I recently read an article in the Huffington Post about a man who rejected his father. It got me thinking. I often talk about how parents reject their children when they come out as LGBT or have a difficult time accepting them. In this case, the child (now an adult) had a difficult time accepting his father and his father’s reaction to having a gay son.
As a young man, he decided to cut off communication with his father. That lasted for 18 years. After that the contact was sporadic. Upon his father’s death, he learned that his father did not include him in his will and was quite hurt.
I understand the hurt he felt on learning that his father disinherited him. It made me think about the work I’m doing. What if, when he was young, he and his father had an opportunity to look at each other’s concerns from a different perspective? What if the young man gave the father some space and time to work through his concerns and what if the father worked with someone about those concerns so that he could come to a place of understanding and acceptance?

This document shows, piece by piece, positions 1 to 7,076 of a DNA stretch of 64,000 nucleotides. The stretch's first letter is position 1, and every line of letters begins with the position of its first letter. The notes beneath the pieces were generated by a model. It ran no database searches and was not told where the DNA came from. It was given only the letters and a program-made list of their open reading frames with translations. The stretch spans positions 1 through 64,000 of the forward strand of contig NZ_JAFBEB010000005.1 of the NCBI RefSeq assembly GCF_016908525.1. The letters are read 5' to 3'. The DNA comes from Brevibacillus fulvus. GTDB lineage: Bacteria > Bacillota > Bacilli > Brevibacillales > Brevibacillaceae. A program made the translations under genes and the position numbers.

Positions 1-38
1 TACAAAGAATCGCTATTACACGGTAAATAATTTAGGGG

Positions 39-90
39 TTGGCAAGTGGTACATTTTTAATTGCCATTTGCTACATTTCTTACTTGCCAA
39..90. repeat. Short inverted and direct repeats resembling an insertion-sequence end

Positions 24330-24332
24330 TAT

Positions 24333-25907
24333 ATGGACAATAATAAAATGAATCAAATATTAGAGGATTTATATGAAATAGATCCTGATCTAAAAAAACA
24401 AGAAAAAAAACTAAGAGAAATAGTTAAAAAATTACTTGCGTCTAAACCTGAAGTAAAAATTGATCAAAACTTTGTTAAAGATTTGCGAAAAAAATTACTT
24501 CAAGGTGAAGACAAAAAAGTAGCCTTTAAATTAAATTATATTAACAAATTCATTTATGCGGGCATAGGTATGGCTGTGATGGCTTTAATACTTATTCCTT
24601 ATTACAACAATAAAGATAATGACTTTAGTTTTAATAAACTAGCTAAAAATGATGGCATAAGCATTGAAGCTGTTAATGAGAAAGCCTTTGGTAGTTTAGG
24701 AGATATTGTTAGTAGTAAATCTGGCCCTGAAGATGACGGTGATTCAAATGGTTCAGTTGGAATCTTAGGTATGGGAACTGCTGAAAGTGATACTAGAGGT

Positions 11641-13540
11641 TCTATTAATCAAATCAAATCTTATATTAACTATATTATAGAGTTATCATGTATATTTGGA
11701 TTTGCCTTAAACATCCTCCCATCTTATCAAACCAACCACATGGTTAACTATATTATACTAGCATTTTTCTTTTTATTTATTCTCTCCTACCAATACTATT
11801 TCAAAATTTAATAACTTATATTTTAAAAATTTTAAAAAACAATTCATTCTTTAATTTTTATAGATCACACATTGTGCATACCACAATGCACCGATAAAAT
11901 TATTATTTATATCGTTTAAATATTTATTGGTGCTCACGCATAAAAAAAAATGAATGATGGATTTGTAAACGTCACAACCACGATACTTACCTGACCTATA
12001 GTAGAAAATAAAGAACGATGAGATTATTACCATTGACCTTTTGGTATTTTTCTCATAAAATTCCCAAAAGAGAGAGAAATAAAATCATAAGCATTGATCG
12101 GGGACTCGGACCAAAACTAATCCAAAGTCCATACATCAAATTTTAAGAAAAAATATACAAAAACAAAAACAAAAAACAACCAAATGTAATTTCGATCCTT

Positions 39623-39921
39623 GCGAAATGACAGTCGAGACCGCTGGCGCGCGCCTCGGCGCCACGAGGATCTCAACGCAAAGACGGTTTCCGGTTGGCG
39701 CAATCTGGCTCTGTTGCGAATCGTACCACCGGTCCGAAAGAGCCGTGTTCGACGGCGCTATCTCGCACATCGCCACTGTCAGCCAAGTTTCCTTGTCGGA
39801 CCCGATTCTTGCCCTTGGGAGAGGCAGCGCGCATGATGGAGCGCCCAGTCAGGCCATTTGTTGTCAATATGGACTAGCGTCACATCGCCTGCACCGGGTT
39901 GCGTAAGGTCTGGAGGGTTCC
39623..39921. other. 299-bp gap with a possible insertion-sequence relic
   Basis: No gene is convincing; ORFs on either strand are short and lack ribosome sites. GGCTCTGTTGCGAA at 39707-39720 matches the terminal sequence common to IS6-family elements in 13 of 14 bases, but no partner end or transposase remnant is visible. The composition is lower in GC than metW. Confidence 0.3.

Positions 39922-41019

Of course, the father would have to want to build a bridge to acceptance and understanding. Sadly, this is not always the case. I don’t know if this father wanted to love and accept his child as he is. I don’t know if the child had a desire to love and accept his father as he was. When there is a strong foundation of love, it is enough to build a bridge to acceptance and understanding.
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